I saw a full page ad in a travel magazine a few weeks ago for the website VisitNicaragua.us.
It was a very nice full color ad which promoted the country as a great tourist destination.
The domain name is registered to the Nicaraguan Tourism Board and whose registered address on the whois records is in Nicaragua
My first thought that it is stupid domain for the official travel site of a country to use domain name in the ccTLD of other country.
After all .US is the ccTLD for the United States and as a foreign country why wouldn’t you use the extension of your own country or a relevant gTLD for you site? For example the domain name VisitNicaragua.travel is unregistered as the time of publication.
Then is realized that Neustar which operates the .US registry under a license from the United States Government is suppose to enforce the nexus requirement for owning a .US domain name.
Under .US nexus requirements .US domains may be registered only by the following qualified entities:
- Any United States citizen or resident,
- Any United States entity, such as organizations or corporations,
- Any foreign entity or organization with a bona fide presence in the United States
The domain name was registered over 3 years ago in April 2014 and is use as the official tourism site for the country seems to be backed by a big ad spend.
In other words VisitNicaragua.us is not a mom and pop site that no one is every going to notice.
Now theoretically the site could fall into the third category: Any foreign entity or organization with a bona fide presence in the United States
However the address on the whois record is does not indicate a US presence:
Nicaraguan Tourism Board Registrant Address1: Hotel Crowne Plaza, 1c Sur, 1c. Oeste. Registrant Address2: Address (continued) Registrant City: Managua Registrant State/Province: Managua Registrant Postal Code: 999999999 Registrant Country: Nicaragua Registrant Country Code: NI Registrant Phone Number: +505.22545191
You would think that if a foreign company tries to qualify for a .US domain name needing a bona fide presence in the United States they would place an address on the whois record that would proof the bona fide presence.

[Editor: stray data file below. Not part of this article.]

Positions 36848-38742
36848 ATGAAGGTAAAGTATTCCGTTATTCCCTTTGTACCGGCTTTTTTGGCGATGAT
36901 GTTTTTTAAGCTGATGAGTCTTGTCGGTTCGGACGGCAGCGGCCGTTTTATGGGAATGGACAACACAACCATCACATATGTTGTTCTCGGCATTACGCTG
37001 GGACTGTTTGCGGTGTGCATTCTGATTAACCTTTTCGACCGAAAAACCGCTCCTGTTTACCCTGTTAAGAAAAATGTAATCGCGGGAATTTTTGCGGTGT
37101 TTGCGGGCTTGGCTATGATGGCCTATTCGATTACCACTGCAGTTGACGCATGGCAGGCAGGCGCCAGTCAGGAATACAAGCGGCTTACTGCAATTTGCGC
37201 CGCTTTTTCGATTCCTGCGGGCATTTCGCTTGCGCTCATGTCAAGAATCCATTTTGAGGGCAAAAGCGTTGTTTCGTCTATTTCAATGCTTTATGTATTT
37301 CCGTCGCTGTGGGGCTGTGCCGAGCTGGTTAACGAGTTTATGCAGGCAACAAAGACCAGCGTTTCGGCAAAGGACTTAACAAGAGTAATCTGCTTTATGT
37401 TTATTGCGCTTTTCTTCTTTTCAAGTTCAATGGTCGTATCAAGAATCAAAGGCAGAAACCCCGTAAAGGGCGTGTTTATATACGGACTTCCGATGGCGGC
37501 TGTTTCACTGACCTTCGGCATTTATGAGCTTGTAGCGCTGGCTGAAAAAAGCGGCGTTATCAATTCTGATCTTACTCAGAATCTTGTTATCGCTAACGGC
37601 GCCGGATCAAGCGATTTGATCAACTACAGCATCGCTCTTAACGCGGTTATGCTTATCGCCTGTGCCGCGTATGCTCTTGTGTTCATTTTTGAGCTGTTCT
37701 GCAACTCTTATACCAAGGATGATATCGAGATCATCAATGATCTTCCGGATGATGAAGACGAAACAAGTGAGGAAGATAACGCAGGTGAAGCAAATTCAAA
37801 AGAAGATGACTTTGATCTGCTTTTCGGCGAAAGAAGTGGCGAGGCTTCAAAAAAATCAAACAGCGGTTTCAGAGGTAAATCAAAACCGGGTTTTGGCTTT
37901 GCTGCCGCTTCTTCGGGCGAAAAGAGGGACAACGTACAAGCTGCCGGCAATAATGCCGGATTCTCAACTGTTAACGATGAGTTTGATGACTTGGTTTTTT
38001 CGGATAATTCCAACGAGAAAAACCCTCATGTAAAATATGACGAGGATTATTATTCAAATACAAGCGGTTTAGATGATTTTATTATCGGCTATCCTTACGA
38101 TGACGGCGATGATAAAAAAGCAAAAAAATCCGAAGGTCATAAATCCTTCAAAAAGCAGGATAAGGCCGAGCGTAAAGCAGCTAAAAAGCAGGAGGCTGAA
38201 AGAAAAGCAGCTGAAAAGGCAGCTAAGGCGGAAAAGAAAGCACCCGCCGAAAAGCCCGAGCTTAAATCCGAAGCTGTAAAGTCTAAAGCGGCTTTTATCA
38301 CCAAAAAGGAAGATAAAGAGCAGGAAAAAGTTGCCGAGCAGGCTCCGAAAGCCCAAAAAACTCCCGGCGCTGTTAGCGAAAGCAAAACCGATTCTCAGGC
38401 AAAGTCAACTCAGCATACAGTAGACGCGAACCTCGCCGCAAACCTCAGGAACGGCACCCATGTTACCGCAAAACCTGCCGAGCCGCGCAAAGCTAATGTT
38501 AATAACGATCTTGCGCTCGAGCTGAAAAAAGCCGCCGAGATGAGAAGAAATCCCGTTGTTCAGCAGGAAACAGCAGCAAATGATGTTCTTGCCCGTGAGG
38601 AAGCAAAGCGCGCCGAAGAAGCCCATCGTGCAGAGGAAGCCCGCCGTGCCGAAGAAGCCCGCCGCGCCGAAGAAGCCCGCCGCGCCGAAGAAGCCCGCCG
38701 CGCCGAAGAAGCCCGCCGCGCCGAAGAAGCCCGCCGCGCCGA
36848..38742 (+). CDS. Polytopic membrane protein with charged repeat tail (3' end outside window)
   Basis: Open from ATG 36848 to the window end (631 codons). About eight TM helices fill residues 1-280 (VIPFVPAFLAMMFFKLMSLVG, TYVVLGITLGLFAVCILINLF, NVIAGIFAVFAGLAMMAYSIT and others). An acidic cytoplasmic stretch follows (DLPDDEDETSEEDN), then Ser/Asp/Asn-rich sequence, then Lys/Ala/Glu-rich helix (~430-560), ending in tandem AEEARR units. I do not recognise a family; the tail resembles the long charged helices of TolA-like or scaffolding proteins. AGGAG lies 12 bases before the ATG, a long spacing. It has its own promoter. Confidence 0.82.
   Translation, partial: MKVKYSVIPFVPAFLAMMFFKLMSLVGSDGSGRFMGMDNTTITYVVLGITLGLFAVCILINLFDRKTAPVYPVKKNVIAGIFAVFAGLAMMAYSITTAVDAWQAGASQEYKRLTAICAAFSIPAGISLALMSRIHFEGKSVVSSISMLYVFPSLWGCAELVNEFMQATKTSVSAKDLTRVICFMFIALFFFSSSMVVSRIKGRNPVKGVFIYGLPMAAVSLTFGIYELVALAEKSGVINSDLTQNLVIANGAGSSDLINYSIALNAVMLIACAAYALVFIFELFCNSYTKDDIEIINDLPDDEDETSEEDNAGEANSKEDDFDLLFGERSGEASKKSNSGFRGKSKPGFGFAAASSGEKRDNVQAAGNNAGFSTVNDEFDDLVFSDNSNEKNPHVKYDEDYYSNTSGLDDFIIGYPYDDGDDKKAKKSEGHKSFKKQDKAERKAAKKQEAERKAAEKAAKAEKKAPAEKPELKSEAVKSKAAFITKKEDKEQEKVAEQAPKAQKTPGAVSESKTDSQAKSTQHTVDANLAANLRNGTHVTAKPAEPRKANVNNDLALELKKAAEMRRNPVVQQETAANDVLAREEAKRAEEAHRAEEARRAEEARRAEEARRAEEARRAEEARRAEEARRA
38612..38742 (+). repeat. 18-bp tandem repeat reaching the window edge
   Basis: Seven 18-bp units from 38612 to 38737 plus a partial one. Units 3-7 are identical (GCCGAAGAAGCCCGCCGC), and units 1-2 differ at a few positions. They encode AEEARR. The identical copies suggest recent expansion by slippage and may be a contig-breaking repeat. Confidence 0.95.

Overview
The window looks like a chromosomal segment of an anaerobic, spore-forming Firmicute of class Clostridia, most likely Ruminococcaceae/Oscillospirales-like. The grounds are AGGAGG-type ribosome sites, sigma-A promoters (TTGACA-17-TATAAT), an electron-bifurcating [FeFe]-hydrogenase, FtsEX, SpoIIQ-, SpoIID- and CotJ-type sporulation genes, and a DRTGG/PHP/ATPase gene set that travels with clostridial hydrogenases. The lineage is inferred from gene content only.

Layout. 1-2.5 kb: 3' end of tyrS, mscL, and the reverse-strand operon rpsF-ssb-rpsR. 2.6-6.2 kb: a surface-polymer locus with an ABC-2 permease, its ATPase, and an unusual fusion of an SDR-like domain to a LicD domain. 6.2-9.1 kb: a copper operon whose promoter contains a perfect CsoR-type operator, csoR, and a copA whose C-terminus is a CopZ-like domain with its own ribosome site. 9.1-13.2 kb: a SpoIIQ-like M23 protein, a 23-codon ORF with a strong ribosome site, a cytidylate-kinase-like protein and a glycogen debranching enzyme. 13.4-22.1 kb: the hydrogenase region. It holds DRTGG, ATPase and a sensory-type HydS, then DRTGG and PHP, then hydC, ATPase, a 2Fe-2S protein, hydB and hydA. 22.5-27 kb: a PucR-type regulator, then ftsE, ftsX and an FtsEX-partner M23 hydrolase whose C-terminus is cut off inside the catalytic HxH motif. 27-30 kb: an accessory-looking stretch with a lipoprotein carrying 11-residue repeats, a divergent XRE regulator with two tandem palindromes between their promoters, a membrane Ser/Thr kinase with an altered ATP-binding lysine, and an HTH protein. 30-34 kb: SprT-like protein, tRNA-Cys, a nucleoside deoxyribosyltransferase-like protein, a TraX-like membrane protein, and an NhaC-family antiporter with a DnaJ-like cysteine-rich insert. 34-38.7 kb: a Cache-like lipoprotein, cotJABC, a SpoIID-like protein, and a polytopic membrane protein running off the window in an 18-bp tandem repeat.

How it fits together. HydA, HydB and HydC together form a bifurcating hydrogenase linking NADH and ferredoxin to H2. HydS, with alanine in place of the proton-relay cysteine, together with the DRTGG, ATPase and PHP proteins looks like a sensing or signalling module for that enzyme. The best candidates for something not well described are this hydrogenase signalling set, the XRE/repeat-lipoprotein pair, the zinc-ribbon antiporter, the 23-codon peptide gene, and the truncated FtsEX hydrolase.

Neustar is the same company that is going to operate the .NYC extension and announced a very strict nexus policy for registrants of .NYC new gTLD domain names:
1. Registrants in .nyc must be either:
a. A natural person whose primary place of domicile is a valid physical address in the City of New York (“Nexus Category 1”); or
b. An entity or organization that has a physical street address in the City of New York (“Nexus Category 2”).
2. The existence of a P.O. Box address in the City of New York shall not qualify for purposes of meeting the Nexus Policy.
3. Registrants must agree in their Agreement with their Registrar and/or Reseller, as applicable, that they are in compliance with all relevant Federal, New York State and New York City laws, including the tax requirements for conducting business via the Internet.
4. Registrants must remain in compliance with the applicable Nexus Category for the entire period of such domain name’s registration by the registrant.
5. Registrars shall require that all registrants certify that they satisfy the Nexus Policy.
6. Registrants may not license, sub-delegate or otherwise transfer .nyc domain names to third parties that otherwise fail to meet the requirements of this Nexus Policy.””
Representative of Neustar are even on the record say not privacy or proxy services will be allowed for .NYC domain name registrants .
Neustar promises that they will not only verify that the Nexus requirements are met on .NYC registration but will continuous monitor registrations to make sure the nexus requirements are continued to be met and have threaten to simply take domain names away from registrants that don’t meet the nexus requirements.
It will be interesting to see what happens if say the city of Boston launches its official tourism site on a .NYC domain and takes out a full page ad in the New York Times to advertise the website.